I’ve been able to (somewhat) keep this at bay by wiping down the harness with Clorox wipes after every ride and it’s helping – but not curing. Washing the entire harness in baby shampoo did help – but only for a ride or two. I may not have much of a life, but I am not washing my helmet harness by hand after every ride. Ain’t nobody got time for that.
So… help? Ideas? Advice? Not speaking to me anymore because I have weird allergic reactions?
Ever have those rides where you’re like, well damn, that’s the best that’s ever been? Where you can really look at it and see improvement, know you couldn’t have done that (or at least done it as well) x amount of time ago?
That was this weekend’s lesson.
It. Was. Awesome.
We don’t often get to have courses set in our arena, due to the sharing of it we do with lots of other disciplines, but leading up to our CT next weekend (!!) we get one to school over. It was a total freakin’ blast too.
Was it perfect? Oh absolutely not. Among other things, I:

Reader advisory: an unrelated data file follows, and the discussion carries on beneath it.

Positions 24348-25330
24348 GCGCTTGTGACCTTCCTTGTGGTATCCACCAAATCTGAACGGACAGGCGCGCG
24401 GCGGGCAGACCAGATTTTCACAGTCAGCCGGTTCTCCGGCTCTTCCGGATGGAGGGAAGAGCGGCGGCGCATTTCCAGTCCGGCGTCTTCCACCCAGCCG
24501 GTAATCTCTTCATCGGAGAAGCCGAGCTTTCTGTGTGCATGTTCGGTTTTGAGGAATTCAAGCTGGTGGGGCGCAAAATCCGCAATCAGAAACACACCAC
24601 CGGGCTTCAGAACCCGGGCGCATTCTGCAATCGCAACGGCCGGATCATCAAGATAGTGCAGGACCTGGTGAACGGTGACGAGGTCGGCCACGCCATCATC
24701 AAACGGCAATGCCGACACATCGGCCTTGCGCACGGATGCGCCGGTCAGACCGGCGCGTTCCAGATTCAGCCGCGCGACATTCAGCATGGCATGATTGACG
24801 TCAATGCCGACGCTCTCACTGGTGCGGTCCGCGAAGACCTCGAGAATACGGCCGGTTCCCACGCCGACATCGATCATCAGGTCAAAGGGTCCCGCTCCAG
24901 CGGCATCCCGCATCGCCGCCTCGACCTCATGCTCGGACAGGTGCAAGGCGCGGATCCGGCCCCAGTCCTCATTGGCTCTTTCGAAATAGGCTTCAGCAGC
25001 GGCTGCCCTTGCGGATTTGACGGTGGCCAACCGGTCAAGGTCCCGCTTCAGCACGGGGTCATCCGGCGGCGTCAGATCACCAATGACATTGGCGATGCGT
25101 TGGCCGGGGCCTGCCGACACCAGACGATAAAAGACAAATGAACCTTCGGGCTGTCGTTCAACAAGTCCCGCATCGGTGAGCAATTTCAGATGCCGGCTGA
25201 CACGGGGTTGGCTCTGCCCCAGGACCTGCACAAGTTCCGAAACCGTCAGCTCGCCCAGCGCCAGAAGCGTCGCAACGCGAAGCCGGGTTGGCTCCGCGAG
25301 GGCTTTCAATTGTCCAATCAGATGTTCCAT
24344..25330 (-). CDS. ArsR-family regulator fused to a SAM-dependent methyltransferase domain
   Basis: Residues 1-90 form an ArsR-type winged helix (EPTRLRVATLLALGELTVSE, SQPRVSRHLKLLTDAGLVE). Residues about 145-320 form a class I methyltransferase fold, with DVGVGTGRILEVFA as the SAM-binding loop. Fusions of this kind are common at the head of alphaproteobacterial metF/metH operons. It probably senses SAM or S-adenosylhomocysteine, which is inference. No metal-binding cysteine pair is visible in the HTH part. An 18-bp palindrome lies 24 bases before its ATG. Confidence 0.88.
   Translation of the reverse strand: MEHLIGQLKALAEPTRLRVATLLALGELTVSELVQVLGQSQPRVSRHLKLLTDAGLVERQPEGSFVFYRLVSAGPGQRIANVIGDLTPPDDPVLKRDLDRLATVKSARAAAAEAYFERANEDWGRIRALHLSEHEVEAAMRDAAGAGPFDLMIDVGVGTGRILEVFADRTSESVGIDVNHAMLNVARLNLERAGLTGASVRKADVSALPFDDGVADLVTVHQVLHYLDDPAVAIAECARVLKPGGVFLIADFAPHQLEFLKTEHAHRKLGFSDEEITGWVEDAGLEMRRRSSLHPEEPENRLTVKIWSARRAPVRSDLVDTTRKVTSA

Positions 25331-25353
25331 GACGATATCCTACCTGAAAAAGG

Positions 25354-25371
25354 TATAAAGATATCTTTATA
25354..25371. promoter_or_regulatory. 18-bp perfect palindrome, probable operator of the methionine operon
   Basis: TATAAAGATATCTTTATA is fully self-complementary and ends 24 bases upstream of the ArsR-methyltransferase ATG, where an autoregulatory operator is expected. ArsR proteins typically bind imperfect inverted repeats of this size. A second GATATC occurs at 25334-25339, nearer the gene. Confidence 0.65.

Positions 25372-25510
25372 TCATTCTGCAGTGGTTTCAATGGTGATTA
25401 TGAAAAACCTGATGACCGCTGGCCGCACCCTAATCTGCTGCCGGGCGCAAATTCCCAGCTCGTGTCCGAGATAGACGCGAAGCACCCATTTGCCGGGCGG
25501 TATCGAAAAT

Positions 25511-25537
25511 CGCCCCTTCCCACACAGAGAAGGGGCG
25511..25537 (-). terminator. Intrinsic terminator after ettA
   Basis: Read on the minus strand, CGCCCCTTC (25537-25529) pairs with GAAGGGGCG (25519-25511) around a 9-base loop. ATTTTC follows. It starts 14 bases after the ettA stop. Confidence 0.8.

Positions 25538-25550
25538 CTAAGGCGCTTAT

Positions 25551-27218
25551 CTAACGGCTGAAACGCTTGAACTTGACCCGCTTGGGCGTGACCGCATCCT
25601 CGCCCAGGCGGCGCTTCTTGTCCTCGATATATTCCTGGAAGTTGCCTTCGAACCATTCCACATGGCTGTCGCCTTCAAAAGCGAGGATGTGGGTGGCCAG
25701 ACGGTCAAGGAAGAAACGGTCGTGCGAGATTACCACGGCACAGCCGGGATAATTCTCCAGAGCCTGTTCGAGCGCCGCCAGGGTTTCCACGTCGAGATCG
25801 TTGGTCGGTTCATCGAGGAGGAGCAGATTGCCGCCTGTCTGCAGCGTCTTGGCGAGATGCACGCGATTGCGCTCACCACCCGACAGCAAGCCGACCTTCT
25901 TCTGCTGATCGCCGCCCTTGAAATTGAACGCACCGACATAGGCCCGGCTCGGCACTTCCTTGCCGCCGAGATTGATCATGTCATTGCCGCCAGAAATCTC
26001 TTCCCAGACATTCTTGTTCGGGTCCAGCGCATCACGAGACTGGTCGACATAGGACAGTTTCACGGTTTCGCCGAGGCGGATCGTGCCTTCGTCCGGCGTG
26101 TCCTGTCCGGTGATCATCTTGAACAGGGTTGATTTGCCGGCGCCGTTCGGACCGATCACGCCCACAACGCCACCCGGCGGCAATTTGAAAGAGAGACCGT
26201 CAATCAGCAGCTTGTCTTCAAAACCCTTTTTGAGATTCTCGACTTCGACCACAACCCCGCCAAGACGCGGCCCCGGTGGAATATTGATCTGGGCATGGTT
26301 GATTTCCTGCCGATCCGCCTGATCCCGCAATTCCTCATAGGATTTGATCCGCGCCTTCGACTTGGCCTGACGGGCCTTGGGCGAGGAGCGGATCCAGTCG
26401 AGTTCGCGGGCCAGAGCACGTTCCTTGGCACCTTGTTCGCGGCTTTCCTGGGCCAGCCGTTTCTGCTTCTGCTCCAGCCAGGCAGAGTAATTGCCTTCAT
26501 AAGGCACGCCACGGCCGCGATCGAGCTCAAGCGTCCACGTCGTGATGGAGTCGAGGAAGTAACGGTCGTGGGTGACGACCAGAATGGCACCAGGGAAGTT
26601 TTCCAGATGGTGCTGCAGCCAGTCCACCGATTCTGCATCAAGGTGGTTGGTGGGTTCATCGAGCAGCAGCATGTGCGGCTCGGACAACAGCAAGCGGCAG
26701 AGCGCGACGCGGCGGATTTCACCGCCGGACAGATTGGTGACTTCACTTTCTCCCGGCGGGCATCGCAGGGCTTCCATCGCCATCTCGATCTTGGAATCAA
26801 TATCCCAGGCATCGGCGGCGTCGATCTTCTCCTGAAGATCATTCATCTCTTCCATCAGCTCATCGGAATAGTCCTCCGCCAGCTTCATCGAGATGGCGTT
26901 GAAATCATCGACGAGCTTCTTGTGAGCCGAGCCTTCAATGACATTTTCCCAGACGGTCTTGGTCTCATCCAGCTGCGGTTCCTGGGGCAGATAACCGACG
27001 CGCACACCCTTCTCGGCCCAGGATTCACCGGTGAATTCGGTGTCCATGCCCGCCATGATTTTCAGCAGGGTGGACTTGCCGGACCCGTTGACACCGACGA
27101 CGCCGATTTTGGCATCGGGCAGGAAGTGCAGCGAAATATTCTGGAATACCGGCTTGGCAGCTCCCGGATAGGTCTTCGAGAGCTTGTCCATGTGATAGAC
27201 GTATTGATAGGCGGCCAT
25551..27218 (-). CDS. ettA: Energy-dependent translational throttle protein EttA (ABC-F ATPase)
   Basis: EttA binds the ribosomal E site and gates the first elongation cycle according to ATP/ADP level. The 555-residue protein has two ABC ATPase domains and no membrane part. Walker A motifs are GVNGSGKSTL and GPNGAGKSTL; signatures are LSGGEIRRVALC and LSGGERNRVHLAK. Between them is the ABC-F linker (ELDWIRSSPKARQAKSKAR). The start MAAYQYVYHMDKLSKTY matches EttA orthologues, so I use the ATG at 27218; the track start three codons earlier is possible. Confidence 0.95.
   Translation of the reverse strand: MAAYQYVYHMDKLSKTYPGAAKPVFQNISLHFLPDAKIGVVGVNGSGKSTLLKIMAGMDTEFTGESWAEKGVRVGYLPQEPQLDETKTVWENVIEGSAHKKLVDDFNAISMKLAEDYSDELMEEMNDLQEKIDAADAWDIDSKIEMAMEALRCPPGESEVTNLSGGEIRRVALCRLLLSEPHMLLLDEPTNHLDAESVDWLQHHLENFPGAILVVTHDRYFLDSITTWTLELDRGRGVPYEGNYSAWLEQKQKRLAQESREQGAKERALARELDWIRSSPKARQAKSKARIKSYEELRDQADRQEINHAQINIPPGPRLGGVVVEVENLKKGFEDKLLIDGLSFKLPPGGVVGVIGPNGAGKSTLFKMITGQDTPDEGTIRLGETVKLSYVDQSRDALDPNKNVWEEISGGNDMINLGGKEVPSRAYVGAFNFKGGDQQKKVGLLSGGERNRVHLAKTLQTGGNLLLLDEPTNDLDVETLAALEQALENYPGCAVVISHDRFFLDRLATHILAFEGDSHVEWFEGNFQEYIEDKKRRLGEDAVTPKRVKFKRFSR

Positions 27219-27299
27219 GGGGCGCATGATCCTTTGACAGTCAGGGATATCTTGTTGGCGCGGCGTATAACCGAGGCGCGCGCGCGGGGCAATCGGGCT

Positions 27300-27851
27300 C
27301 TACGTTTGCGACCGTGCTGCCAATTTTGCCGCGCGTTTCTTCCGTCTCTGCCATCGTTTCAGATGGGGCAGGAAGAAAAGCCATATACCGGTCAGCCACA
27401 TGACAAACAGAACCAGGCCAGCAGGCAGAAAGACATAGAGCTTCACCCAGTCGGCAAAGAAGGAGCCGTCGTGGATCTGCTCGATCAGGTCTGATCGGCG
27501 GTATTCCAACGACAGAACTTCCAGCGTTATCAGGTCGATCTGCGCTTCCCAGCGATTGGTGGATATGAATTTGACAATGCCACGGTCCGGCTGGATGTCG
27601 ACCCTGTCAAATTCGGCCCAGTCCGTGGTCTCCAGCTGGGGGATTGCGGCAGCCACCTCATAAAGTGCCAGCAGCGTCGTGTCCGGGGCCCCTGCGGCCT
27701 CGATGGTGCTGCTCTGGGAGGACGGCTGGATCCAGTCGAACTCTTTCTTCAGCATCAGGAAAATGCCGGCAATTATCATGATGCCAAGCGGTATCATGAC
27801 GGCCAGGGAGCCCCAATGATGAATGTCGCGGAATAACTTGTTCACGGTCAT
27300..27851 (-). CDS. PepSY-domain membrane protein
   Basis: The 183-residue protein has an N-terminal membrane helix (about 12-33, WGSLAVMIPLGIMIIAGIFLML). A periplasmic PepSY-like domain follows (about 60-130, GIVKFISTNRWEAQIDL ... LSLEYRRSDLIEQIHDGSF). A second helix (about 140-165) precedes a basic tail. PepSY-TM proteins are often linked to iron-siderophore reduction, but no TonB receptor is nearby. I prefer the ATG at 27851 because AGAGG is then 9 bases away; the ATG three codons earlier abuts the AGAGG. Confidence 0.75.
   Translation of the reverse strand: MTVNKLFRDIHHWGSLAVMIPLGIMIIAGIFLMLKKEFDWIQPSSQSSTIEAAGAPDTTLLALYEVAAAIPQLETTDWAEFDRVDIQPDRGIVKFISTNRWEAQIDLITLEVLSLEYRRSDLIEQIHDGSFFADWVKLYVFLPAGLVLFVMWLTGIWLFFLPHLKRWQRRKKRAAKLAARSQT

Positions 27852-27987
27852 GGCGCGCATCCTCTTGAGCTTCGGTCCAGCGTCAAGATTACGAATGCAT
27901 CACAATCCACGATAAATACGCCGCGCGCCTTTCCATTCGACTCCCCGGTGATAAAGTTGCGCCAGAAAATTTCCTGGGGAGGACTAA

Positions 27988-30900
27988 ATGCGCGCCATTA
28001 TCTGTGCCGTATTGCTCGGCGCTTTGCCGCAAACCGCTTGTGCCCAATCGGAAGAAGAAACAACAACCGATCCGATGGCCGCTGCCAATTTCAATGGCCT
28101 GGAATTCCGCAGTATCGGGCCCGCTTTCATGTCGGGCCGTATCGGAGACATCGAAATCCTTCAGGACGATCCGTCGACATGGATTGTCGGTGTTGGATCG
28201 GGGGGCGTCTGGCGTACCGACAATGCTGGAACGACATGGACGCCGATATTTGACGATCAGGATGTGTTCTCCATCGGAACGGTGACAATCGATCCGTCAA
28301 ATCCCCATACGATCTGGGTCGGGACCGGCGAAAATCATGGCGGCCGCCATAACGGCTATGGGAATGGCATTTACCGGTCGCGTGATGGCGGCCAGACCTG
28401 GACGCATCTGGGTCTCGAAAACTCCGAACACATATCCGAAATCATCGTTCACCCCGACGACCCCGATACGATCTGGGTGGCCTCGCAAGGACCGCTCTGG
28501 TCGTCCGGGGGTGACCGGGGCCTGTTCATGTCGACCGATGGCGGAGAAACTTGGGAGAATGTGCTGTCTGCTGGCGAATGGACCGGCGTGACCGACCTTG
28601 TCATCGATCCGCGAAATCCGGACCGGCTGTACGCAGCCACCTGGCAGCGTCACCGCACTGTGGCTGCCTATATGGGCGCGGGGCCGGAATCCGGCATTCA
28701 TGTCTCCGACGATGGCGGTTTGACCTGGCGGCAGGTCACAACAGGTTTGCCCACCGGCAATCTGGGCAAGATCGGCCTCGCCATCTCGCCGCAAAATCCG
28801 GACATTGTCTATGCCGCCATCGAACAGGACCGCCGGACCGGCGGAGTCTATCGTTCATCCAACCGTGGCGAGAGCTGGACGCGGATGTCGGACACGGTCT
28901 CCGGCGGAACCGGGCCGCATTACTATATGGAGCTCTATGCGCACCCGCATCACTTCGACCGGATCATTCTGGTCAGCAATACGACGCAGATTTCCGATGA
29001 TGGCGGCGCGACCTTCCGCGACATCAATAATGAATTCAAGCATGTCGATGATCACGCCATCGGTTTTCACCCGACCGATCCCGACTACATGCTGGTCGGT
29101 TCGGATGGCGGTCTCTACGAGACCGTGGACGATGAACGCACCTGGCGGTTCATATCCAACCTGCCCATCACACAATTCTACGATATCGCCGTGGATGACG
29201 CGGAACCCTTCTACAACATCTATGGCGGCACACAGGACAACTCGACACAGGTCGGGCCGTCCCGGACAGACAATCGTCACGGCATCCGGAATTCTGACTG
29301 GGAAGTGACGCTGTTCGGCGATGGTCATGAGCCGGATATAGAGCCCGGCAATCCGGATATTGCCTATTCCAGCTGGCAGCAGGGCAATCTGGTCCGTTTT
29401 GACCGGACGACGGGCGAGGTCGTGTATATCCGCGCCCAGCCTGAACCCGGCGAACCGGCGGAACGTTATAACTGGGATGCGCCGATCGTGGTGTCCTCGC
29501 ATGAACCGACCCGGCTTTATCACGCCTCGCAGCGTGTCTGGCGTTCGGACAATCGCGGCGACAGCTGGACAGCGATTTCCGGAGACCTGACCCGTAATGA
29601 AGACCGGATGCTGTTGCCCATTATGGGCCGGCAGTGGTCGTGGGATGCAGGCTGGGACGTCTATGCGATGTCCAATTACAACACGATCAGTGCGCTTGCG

Forgot to rollback the first time through
Tried to make a turn to the first jump that the laws of physics do not allow on the second time
Completely lost all pace down the first line at one point… like, I think we were moving backwards?
Put 6 in the 5, like almost every damn time, even when the 5 was RIGHT THERE and SO PRETTY and DAMNIT HOLLY RIDE
Am physically incapable of keeping my leg forward
But, when I think about the fact that I’ve been riding this horse since mid-July and hadn’t jumped a course in 10 years until the last few months?
Feels pretty damn perfect.
Nothing felt big or intimidating or scary, which is a fantastic feeling. I have so much trust in this horse, more so than I’ve ever had, except with Lucy, who is basically the exception to all rules ever.
Our first CT course back in August (at crossrails lolllzz) was a little bit of a hot mess – I leaned, he ignored me, we had no half-halt and we kind of just ran around on the forehand over small bumps. We had a rail. At 18″. Due to Doc being like, “Woman. This is THE DUMBEST. NO. I AM NOT PICKING UP MY FEET OVER THAT. It does not deserve my respect.” 4 faults… at crossrails.
We r gud eventers guyz.
But this… two months later (almost to the day actually) and things were so much better. I (sort of) remembered to sit up, we had a half-halt (!), we did not careen around anywhere, I was able to have input and it really felt like, whoa, damn, I’m doing the thing.
In case you like watching starter level courses for some reason?
Sit the eff up Holly. Collarbone. UP.
Leg. Underneath. Self. Forward.
Better collection/pace – get the horse underneath himself so he’s not just pulling himself over with the front. Fine at this level, but let’s fix it now.